Intel will introduce Wi-Fi 7 (802.11be) to a commercial market, offering next-generation high-speed computing more than twice as fast as Wi-Fi 6E (802.11ax).
The rollout is scheduled to start for laptops and expand to all PC products by the end of 2024 Korea IT News“We expect it to be released in major markets in 2025.”
As McLaughlin explains, “Wi-Fi 7 nearly doubles the frequency bandwidth from 802.11ax (170MHz) to 320MHz and doubles the speed of Wi-Fi.” more time to further increase speeds.
Intel also predicts Wi-Fi 7 applications will expand into high-end gaming, virtual reality, augmented reality, and robots. Qualcomm, Broadcom and MediaTek are also developing their own Wi-Fi 7 products, with Intel planning to work with other companies to bring Wi-Fi 7 to them.
Analysis: Is Wi-Fi 7 Necessary?
The FCC opened up Wi-Fi 6E to the general public in 2020, which is a fairly recent development. And before that, Wi-Fi 6 was introduced in 2018, another two-year gap. But there were four years between Wi-Fi 5 and 6—and six years between 4 and 5. As we can see, technology is advancing at a rapid pace. But is it too fast?
Outside of those in the tech industry, how many average users are really keeping up with rapid Wi-Fi upgrades? Would they know or care about the difference in frequency bandwidth between 7 and 6 or even the previous ones? Wi-Fi 6 vs. Wi-Fi 6E? What would motivate them to buy new products that support this when their current products are working fine?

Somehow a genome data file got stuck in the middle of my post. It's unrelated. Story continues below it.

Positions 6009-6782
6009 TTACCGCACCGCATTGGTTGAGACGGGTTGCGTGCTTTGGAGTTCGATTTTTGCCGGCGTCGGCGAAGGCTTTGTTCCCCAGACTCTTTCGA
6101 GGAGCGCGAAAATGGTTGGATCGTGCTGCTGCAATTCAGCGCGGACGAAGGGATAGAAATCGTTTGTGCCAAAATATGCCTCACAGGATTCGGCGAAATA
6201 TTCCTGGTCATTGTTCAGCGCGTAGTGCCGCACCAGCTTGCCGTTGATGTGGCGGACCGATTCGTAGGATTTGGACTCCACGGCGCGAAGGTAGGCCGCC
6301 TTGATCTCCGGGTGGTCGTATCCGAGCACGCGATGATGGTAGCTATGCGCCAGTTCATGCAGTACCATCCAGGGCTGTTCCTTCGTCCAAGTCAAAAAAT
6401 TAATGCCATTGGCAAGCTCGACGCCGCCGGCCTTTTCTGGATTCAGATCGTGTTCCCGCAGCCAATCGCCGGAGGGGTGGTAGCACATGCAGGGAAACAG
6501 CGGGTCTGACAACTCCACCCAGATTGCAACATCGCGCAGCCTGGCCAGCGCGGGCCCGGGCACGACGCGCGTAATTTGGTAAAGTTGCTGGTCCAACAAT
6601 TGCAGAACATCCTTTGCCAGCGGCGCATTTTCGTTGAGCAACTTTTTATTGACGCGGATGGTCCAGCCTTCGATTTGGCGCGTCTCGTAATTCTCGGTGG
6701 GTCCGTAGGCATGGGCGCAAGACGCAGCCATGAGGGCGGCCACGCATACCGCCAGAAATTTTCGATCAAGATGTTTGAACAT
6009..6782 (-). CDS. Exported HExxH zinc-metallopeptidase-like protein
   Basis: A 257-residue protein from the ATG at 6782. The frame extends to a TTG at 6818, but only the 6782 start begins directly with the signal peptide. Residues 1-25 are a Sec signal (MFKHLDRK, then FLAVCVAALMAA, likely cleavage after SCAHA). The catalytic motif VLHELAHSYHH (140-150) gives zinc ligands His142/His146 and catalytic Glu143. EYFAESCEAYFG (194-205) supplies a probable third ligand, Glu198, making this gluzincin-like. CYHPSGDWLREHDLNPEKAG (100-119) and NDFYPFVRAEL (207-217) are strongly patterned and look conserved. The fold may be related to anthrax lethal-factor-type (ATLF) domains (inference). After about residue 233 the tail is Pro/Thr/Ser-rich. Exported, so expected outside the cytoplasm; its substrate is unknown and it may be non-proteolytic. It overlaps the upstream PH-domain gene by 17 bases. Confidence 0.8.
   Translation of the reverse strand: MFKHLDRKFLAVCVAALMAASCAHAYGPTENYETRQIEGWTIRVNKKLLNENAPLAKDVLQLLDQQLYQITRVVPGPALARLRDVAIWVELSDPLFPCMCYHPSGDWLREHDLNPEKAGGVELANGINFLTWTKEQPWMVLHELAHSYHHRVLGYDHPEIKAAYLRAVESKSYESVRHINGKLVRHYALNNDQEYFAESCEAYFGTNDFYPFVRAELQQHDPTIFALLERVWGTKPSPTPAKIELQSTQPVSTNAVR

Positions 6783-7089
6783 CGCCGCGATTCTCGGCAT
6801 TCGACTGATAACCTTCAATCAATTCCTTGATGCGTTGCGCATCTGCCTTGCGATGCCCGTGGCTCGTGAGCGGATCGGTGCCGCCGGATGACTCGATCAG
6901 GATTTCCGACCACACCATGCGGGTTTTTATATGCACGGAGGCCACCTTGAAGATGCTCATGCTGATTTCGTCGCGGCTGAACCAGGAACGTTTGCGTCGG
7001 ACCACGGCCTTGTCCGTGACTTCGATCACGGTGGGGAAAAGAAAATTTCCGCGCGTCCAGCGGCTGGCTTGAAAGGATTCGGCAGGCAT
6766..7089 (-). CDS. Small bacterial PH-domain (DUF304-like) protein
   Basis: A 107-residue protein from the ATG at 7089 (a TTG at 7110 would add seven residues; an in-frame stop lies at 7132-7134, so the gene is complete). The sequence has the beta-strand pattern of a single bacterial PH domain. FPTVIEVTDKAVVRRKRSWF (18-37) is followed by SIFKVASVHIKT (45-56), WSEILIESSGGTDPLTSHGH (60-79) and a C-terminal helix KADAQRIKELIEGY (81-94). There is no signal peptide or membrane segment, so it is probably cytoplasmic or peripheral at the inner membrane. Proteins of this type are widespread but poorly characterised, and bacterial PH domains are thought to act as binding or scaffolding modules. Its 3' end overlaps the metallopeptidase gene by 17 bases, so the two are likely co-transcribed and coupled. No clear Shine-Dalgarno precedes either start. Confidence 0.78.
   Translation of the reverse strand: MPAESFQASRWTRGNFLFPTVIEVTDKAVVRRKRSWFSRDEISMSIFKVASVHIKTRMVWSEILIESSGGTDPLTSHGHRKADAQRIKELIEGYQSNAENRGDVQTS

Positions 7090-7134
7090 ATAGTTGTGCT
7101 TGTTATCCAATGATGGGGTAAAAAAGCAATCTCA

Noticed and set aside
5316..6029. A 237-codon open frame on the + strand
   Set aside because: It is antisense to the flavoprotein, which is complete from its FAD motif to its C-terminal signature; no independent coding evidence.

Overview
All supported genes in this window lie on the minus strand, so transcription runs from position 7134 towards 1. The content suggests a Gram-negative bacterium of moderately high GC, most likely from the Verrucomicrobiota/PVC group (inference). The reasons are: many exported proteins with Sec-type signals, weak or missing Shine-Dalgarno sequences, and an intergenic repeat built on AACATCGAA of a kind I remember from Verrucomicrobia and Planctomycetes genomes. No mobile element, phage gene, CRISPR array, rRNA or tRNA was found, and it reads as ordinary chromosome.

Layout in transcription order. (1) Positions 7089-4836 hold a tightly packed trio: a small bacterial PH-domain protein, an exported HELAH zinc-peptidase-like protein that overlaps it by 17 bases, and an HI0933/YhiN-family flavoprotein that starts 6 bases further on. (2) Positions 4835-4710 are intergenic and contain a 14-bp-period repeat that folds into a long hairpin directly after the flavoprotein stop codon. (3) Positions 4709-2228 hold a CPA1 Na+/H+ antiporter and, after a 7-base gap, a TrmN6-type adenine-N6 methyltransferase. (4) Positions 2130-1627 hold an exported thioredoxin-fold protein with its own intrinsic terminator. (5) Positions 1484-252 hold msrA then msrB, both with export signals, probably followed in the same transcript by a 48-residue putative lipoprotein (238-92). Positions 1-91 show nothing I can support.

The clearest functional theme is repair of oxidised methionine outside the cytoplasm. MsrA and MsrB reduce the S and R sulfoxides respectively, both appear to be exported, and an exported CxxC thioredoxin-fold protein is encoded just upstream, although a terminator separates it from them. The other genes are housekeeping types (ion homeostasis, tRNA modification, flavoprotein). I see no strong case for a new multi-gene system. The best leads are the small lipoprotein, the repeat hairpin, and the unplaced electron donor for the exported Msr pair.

Even among the most tech-savvy buyers who buy laptops with built-in Wi-Fi 7, it’s enough to keep upgrading The best wireless routers every two to four years is an incredibly time-consuming and expensive undertaking. Would the constant investment be worth the return?
These are questions Intel should consider. While it’s not automatically a negative thing for technology companies to continue to innovate and improve in these areas, there needs to be a solid foundation for introducing these technologies to the general public.
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